Color Theory & Psychology
Color is all around, no matter where we go. In this week’s episode, Jailyn and Morgan sit down with our Graphic Designer Lindsey to talk about all things color, including color theory & psychology.
Before we get started with the heart of the topic, we, of course, have an icebreaker for Lindsey to start our color conversation.
- What is color? Name your favorite and why?
Answer: Color is created by either a combination of pigment or light that affects the way individuals see life differently. There are different wavelengths, which influence individuals’ retinas to create color hues that range anywhere from red to purple, and anything in between. Lindsey’s favorite colors range – purple makes her feel warm and happy inside, while sage green makes everything good.
- Name the primary colors.
Answer: Red, blue, and yellow. These colors are pigment colors that cannot be mixed or formed by any combination of other colors. Also, they are ever so prevalent in any logo, branding, and anywhere in life.
- Name the secondary colors.
Answer: Green, orange, and purple. These hues are formed by mixing the primary colors together.
- What are tertiary colors? Name them.
Answer: Tertiary colors are formed by mixing a primary and a secondary color together, which is why some hues are hyphenated, i.e. blue-green or yellow-orange. Tertiary colors are yellow-green, red-orange, red-purple, blue-purple, blue-green, and yellow-green.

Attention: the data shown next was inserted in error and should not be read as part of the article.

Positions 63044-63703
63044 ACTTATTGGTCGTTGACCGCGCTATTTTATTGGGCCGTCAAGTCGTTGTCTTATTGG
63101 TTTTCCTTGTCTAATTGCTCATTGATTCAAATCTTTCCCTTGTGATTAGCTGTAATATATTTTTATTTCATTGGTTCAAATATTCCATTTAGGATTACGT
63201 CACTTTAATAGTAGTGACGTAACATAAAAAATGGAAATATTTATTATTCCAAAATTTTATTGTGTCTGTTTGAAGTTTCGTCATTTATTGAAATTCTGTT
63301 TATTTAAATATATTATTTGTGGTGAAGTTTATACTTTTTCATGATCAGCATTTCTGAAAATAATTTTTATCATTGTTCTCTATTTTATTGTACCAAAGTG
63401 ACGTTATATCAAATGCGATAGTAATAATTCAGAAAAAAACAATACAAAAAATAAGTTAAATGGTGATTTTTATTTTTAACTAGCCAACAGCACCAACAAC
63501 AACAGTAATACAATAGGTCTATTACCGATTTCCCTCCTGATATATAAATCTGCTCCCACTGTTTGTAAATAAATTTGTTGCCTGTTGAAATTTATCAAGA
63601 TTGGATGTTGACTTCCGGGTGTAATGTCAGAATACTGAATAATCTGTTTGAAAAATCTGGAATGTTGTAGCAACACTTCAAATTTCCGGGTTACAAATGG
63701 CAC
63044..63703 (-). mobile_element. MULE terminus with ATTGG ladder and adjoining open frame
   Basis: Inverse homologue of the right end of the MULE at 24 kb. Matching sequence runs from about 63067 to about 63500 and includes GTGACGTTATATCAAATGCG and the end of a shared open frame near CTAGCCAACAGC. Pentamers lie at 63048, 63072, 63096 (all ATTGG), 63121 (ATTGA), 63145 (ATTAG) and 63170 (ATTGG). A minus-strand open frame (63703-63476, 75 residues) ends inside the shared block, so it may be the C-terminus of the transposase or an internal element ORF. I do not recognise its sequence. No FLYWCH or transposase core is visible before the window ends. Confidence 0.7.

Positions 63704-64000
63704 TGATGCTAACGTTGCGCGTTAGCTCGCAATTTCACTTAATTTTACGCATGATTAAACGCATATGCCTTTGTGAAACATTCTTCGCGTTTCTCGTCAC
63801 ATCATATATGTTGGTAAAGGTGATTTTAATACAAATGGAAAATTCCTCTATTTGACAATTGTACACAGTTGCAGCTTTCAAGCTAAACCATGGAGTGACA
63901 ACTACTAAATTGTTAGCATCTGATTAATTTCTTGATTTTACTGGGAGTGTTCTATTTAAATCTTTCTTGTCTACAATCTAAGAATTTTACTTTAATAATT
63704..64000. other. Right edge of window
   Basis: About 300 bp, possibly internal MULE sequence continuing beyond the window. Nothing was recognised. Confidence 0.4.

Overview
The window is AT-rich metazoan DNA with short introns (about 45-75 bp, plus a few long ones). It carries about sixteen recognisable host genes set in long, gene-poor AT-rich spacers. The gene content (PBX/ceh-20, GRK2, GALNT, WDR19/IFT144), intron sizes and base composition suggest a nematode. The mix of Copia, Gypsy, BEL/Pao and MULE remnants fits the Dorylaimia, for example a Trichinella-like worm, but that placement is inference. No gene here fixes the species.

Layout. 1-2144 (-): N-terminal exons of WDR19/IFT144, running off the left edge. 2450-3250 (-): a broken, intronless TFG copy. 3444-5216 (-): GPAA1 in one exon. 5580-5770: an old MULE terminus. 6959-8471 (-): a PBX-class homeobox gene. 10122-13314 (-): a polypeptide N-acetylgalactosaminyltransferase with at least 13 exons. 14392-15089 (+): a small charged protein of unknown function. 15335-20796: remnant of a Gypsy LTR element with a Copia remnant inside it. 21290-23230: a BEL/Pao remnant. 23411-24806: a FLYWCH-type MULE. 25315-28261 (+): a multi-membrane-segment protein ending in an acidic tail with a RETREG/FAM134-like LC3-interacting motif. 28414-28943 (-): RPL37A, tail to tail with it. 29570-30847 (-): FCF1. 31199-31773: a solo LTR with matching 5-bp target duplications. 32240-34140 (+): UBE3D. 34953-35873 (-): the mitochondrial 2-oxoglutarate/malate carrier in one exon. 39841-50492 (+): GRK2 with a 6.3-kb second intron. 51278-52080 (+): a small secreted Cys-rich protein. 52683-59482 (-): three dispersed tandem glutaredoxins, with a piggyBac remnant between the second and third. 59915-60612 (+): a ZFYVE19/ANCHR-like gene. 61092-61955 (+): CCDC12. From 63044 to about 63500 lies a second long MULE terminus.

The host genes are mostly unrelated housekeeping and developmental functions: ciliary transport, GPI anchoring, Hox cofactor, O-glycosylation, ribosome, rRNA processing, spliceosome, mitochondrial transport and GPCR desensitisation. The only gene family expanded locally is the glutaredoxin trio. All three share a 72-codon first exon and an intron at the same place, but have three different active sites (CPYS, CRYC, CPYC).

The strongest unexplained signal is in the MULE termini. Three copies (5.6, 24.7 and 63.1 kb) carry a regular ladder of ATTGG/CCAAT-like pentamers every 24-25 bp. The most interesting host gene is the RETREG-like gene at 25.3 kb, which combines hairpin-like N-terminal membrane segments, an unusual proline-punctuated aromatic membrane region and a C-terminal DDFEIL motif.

Download Lindsey’s Color Psychology Sheet to learn more about each color’s meaning.
Color theory is a multitude of categories, definitions, and concepts. It’s about the way color operates in our world. From brands and logos to nature and our environment, colors have different meanings and context, which is important to remember when operating through life.
For example, red can have positive and negative meanings, depending on its context. Red is associated with positive terms, like energy, strength, power, determination, passion, and love, while it’s not so positive connotations are blood, war, and danger. You wouldn’t want to spread red along the walls or floor of a hospital because it could indicate blood. Knowing when and how to use colors is important when it comes to color theory.
Color Schemes & Palettes
Analogous colors are colors that are next to each other on the color wheel. For example, yellow, green-yellow, and green are analogous colors. The word ‘analogous’ is defined as two things with a similar function or feature comparable to one another.
Complementary colors are the opposite hues on the color wheel. In their most basic form, they are one primary color and the secondary color that is created by mixing the other two primaries. For instance, the complementary color to yellow is purple, which is a mix of blue and red.
This color scheme only focuses on one color, which is easy to create and use. Monochromatic color schemes use different tones from the same angle of the color on the color wheel or the same hue with different levels of white tinting and black shading.
Color psychology is the study of colors in relation to human behavior. It aims to determine how color evokes our emotions and affects our day to day decisions, i.e. the items we purchase. Some colors have emotional weight in various parts of the world, like North America, Africa, and Europe.
We recently discovered Adobe Color, and we absolutely love it. This cool resource is only available through Adobe Creative Cloud, and it allows you to choose your one of the Color Harmony Rule:
After choosing a rule, you can adjust the main color as necessary, and the other colors will change too.
Contact TM’s Creative Team
How much did you know about Color Theory & Color Psychology before listening to our episode and reading this summary? Let us know in the comments below, or send us a Contact message if you would like our Creative team to assist with your next design project.